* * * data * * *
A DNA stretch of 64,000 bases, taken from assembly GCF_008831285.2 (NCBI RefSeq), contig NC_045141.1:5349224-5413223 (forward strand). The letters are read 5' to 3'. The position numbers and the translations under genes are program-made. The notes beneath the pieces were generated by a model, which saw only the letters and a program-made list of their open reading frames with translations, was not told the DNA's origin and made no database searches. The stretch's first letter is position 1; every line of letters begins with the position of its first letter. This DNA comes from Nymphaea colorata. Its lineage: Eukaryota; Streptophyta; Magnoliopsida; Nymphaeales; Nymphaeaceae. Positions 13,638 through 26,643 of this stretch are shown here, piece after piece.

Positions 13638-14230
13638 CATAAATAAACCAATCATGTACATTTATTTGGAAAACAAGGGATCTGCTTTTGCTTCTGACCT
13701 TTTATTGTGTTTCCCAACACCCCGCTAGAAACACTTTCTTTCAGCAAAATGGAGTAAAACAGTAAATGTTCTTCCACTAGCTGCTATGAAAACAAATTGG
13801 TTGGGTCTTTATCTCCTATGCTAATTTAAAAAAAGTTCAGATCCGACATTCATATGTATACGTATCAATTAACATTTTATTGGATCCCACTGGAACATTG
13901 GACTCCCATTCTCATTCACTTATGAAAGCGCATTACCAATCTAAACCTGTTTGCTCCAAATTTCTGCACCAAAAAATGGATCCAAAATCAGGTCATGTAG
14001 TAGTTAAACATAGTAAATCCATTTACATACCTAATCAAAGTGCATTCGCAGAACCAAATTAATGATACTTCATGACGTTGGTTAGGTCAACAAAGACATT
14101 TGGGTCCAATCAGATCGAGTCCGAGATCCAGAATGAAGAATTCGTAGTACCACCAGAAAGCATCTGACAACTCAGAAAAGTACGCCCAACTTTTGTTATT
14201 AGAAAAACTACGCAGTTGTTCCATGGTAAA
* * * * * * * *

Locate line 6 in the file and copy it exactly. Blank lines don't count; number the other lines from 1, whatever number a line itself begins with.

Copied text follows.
13901 GACTCCCATTCTCATTCACTTATGAAAGCGCATTACCAATCTAAACCTGTTTGCTCCAAATTTCTGCACCAAAAAATGGATCCAAAATCAGGTCATGTAG